CE: Speaking of workshops and MFAs…
KP: I’ve always characterized it as one of the most personal, and in some ways selfish, things you can do for yourself. Also delightful, mind you, delightful, and I am lucky to have done one. But it’s definitely a couple of years that you take to do something you really love, and not a lot of people get to do that.
CE: I agree. When some of my friends were having their mid-twenties crisis and bailing to backpack around East Asia, I decided: “I need to do an MFA.”
KP: The MFA is the school equivalent of that. Actually, this probably appears in some of the poems, but the entire time I was in an MFA I felt this disconcerting sense of economic class betrayal, as someone who grew up very poor and very working class. It was odd—and granted, I had two outside jobs—but there’s this institution that’s paying me to sit around and write poems. You know?
CE: You brought up a sense of class consciousness and where you come from. One of the things I really loved about your poems was that they felt very Midwestern to me—they felt like where I come from—but also just as important as geography was the way they engaged with socioeconomic realities. Is that something you are consciously putting into your poems, or is this something that you find when you look at your poems after completing a draft?
KP: Class: definitely. Midwestern: no, actually. I might have to parse through these again to see what crops up that is Midwestern-y. But class I would say, absolutely. I’m from a very rural place, so moving to St. Louis was incredible. You know, I’m thinking: Oh my god, they have two McDonalds in the same suburb, this is incredible. It was a constant culture shock, and then [the] MFA compounded it. There were a couple people there who also held jobs, and then there were a lot of people who were floating off savings or had trust-funds. They were always surprised by how much I worked. Actually, this is the first time in my life I’ve only had one job; it’s incredible. Before that, it was always multiple jobs.
So, that definitely pops up in the poems a lot. I don’t think I could—at least not the autobiographical ones—divorce any memory from a sense of class. It just permeates through almost every memory I have. I didn’t realize that until I got to college myself and had a chance to be around people who weren’t from a poorer section of the rural Midwest. It was new and interesting to me. It’s definitely one of my favorite things to talk about as a college professor now, too: talking to students who are at that point in their life where they are going through the realization that not everyone has money. I have joked on several occasions that my classes have become a referendum on classism.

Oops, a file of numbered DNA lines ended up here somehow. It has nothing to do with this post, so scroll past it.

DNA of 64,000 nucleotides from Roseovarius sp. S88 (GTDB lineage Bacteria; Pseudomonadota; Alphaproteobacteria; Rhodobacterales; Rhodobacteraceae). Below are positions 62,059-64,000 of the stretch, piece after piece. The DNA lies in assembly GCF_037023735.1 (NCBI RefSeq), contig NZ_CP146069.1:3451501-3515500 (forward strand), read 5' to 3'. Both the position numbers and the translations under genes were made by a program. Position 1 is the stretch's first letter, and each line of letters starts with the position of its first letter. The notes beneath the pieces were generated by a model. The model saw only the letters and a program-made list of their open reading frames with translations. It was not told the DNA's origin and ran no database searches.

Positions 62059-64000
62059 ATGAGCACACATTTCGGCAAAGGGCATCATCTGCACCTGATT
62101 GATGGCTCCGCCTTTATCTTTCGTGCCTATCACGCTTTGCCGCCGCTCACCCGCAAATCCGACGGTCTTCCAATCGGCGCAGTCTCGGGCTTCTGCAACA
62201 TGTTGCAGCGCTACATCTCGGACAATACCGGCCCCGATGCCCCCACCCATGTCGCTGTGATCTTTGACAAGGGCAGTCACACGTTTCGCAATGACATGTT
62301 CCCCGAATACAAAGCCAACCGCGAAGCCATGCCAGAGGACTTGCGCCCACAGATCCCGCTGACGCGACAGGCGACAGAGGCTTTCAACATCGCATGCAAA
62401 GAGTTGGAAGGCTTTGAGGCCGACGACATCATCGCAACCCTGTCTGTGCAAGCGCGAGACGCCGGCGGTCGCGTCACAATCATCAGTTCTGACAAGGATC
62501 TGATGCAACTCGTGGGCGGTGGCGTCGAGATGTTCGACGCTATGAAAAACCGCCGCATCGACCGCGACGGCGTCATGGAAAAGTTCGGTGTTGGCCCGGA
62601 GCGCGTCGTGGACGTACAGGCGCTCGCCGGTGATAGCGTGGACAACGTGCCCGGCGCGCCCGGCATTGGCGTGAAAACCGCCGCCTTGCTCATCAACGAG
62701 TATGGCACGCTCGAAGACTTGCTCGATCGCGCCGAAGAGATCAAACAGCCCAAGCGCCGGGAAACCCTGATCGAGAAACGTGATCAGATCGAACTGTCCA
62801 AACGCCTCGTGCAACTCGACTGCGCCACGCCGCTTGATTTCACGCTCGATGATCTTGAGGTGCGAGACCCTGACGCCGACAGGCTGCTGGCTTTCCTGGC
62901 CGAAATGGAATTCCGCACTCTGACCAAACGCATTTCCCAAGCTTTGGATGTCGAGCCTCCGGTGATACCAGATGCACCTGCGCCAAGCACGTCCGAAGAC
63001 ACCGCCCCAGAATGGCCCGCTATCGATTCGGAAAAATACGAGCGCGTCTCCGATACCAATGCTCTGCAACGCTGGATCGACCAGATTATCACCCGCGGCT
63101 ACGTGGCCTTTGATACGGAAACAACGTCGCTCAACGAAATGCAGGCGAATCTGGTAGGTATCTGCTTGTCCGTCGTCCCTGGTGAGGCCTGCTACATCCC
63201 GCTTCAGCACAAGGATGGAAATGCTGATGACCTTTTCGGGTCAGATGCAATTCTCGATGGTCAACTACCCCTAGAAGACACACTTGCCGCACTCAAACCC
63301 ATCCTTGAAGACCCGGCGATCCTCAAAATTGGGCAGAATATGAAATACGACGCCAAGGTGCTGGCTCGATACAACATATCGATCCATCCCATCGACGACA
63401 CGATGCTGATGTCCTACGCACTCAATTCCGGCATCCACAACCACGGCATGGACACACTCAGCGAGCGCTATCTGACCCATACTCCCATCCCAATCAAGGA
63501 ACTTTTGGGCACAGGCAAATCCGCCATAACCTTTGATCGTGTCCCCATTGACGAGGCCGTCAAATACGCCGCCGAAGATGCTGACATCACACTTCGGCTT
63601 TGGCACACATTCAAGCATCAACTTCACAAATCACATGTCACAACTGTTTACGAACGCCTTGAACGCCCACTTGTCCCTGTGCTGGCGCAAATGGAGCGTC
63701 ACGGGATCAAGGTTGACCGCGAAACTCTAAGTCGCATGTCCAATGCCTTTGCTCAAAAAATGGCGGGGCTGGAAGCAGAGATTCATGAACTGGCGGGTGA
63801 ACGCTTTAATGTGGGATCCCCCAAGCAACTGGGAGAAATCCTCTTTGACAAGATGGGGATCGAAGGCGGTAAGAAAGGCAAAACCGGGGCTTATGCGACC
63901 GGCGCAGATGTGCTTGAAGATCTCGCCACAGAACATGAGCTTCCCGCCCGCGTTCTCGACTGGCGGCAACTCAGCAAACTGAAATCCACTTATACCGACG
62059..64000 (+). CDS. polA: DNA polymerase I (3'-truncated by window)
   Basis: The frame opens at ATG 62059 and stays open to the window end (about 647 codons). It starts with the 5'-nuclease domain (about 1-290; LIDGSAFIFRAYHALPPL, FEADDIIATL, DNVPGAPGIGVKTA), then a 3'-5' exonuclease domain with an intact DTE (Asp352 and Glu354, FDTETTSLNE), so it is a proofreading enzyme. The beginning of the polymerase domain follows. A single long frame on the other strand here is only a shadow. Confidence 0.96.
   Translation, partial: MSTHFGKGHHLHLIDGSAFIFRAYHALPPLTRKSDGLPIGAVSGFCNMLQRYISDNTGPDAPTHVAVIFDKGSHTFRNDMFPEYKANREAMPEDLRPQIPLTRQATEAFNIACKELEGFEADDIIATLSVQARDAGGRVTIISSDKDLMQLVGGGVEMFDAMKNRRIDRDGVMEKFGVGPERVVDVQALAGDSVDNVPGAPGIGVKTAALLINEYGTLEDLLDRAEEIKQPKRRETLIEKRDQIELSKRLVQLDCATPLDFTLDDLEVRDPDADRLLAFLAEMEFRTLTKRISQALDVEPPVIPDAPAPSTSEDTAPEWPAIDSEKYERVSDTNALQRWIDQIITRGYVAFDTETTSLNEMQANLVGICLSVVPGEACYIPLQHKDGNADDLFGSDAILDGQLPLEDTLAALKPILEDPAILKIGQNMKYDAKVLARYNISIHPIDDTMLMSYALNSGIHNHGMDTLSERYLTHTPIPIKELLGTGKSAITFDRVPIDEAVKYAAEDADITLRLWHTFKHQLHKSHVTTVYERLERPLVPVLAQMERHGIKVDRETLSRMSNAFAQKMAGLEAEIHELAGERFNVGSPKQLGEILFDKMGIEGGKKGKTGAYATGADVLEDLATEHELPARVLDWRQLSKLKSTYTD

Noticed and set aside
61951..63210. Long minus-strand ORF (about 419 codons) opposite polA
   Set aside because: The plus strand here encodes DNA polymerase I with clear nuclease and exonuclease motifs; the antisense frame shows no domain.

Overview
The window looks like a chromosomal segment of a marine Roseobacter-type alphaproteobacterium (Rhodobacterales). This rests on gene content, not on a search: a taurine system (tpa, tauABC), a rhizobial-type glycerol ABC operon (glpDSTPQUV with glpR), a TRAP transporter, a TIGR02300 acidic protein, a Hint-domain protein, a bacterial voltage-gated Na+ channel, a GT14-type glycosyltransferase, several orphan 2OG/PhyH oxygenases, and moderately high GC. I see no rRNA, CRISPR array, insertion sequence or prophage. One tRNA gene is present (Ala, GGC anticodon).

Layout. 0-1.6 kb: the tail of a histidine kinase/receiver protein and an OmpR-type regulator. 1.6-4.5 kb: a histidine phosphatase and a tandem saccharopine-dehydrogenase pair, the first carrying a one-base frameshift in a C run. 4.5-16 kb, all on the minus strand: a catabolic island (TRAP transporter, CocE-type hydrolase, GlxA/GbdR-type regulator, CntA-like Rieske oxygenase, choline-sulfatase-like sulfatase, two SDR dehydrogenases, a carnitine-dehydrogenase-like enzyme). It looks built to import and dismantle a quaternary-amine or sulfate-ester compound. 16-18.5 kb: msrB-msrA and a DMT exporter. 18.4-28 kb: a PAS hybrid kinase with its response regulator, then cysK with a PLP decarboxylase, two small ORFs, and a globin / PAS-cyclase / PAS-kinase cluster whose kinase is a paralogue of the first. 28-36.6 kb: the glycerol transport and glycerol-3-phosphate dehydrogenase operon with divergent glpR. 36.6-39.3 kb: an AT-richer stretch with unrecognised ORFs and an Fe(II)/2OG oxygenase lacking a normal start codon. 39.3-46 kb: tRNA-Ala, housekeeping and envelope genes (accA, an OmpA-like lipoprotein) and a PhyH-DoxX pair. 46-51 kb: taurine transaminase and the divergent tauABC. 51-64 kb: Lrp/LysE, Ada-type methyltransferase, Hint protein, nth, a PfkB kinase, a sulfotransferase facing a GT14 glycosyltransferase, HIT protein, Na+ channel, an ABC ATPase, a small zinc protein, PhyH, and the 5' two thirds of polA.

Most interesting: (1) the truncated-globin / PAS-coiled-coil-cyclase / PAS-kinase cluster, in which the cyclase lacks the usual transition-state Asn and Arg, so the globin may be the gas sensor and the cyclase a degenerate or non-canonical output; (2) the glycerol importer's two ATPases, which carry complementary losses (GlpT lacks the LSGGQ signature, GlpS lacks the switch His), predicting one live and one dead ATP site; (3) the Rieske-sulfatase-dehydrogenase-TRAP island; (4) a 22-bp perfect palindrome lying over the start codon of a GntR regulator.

And St. Louis has been an entirely different experience of economic class for me. I probably come from a very—almost cliché at this point—The Glass Castle or Winter’s Bone style of white, rural, lower-income, working-class background. When we moved to St. Louis, the first place we moved to was Ferguson, and we lived there from 2012 to 2015. The poem St. Louis: North County comes from the thought [about encountering urban poverty]: “These are experiences I am familiar with, but in a totally different setting and with totally different stakes.” I loved living there. I’ve always felt more comfortable in those parts of St. Louis than down where the place I work now is located, and that’s because of economic class.
CE: You chose When the Dead Get Mail as the titular poem. What was the thought process for that?
KP: In the least cool, most flippant answer: yeah, I just liked the title. But I did sit back and look at the Table of Contents. Bloodlines starts with birth, but it also starts with death, and St. Louis: North County poem is about dying parts of the city that I’ve come to love. There’s a poem where a little girl is playing darts with somebody and later goes off somewhere else and kills someone, there’s the title poem, there are people languishing in jail, which I would say is a different kind of death. Once I saw all that, I thought, “Oops, we have the classic death-themed chapbook. Maybe When the Dead Get Mail is a good title for it.”
I’m also tired of getting mailers for dead people, I’m not going to lie.
CE: Fair. Very fair.
When the Dead Get Mail is a forthcoming chapbook from Finishing Line Press. The chapbook is clever and cultured, and much warmer and more human than you might expect to find in poetry which plays in Latin, and dances with Turkish history and the Lotus Sutra. Perkins’ collection keeps its heart beating through pain, and pregnancy, and poverty, and tulips, and childhood, and parenthood, and pork rinds, and politics, and games of darts, and womanhood, and promotional mailers addressed to a dead and absent member of the household. Look for it after the new year.
For more about Kasey and her work, check out www.kaseyperkins.com.